100 Unforgettable Dresses by Annie Zhang

100 Unforgettable Dresses, a book review

My morning ritual usually begins with me, hazy eyed, stepping into my closet and shifting through a ridiculous collection of dresses. No, I will not tell you how many dresses I own, merely because I did a final count recently, and it’s indeed embarrassing. During one of my routine Sunday afternoon visits to the neighborhood Barnes and Noble, I discovered this new book that struck a cord close to my heart.

The book, 100 Unforgettable Dresses, by InStyle founder and fashion director, Hal Rubenstein, is a beautifully illustrated bible of gorgeous women who wore the right dress at the right moment. Here are some samples that will make you squeak with delight!

 Ming Vase Gown by Roberto Cavalli

 Green gown for Atonement by Jacqueline Durran

The JACKIE gown by Valentino

Tulle Gown for Sex and the City, by Versace

The message of this beautiful book is that, while the dress and the girl makes a difference; it’s really the occasion, the moment captured that makes it so memorable. Every dress has a story, every dress has a personality. It delivers the message that the wearer wishes to convey. Mind you, I’m not trying to justify my massive collection of dresses, but to quote the great Diane von Furstenberg, “ Feel like a woman, wear a dress!”

by Annie Zhang

Discovering That the Journey is Apart of Me Too

As I walked through the empty halls of the Walker Art Center yesterday morning contemplating what I would write about in this first blog, the sound of my stilettos “click clack” echoed through the museum, forewarning the guards that the girl who wears heels everyday to work is here. Since this is my first blog, I thought it would be nice to tell you about the journey that ultimately brought me to this amazing contemporary art museum.

I wasn’t always into art and fashion. As a matter of fact, in high school I broke every fashion rule imaginable. I thought by shopping at Bloomingdales, wearing DKNY and Tommy Hilfiger, I was being a fashionista (I will spear you with pictures from that era of my life). In college I was as lost as every other 18-year-old, trying to figure out the path to take that would lead me to become someone I wanted to be. Eventually I settled on Marketing, Art History and French, knowing that would provide me the perfect alibi to study in France for a year, which was a dream come true. In Paris, I was thrown into the world of Louis Vitton, Christian Dior and of course the mother ship, Chanel. I was fascinated with the black turtlenecks, the wool pencil skirts and the impossibly hard task of walking in heels on cobble-stoned streets.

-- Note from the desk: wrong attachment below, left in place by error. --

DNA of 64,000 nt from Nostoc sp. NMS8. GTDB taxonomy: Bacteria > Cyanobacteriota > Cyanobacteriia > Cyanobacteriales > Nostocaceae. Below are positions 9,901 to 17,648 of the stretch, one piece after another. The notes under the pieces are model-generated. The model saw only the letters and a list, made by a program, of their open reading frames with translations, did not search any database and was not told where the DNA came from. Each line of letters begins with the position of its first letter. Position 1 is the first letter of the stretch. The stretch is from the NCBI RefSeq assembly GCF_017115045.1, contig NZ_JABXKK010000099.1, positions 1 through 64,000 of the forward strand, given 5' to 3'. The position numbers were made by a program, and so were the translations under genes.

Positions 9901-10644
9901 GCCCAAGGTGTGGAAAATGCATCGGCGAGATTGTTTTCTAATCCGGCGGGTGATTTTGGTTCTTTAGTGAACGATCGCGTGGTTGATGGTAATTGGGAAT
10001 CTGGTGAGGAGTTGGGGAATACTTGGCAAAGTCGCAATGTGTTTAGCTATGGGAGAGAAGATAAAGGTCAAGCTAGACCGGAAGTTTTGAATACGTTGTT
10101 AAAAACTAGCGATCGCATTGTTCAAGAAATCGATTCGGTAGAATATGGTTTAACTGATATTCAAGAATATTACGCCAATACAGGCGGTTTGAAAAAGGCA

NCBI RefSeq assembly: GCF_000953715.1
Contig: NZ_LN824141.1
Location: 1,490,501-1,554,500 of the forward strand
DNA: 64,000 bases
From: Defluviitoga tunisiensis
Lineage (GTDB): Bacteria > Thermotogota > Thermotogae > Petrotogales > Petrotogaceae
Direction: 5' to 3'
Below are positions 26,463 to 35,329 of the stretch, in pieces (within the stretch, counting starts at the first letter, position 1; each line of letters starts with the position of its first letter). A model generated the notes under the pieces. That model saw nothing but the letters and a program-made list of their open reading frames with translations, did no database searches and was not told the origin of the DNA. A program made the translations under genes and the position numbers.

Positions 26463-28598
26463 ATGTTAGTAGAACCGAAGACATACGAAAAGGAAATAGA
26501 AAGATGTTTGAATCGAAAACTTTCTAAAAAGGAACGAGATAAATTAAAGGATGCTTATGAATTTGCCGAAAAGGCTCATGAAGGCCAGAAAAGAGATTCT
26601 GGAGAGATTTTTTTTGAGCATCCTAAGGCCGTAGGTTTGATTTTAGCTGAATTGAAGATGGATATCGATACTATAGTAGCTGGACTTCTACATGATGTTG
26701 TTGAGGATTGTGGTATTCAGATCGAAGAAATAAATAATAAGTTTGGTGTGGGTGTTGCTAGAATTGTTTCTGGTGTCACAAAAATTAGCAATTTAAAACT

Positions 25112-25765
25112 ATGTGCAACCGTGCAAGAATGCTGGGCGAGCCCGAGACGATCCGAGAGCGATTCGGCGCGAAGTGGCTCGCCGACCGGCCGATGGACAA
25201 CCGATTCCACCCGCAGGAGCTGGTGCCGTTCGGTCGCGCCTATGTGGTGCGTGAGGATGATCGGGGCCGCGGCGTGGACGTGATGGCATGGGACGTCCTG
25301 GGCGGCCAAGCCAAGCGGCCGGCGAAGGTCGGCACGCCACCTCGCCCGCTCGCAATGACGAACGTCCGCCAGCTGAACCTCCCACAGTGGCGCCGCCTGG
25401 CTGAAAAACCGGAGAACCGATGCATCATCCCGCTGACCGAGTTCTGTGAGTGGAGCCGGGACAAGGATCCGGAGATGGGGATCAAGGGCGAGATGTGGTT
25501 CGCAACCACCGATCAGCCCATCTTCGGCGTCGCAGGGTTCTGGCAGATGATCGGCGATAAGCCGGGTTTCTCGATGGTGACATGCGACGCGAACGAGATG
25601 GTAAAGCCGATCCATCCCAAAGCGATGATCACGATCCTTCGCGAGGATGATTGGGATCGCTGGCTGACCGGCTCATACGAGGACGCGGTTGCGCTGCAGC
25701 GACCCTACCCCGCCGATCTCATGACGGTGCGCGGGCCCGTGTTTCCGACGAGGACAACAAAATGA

Returning stateside a year later, I was a different woman. Yes, a woman who experienced the European sophistication of cigarette smoking while having a Café au Lait, museum and art gallery hopping, tragic heartbreaks and using random French words in my conversations. After graduating from college, I craved more of that glamour so I enrolled into Sotheby’s Institute of Art in New York to obtain a master’s degree in Art Business. Another whirlwind of fabulous blurs later, I find myself unemployed with three undergraduate degrees and a master’s degree.

The Walker Art Center could not have came in a more opportune time, as I find myself once again looking for direction, I was offered a position in Museum Development and Corporate Sponsorship. I immediately jumped on that train, and know that this is the new beginning of my big adventure and I wasn’t going to miss a minute of it. Now my days are spent researching artists and exhibitions, prospecting sponsors for the museum and of course, my favorite: special events. Recently I worked on the first annual gala and the graphic design’s after hours party among many many corporate cocktail parties thrown in between.

The point is, as important as the destination; the journey makes you who you are. So go for it, whatever it is your contemplating, go for it. I can’t guarantee you’ll end up exactly where you want to be, but I can say this: you’ll enjoy being yourself a heck of a lot more!

by Annie Zhang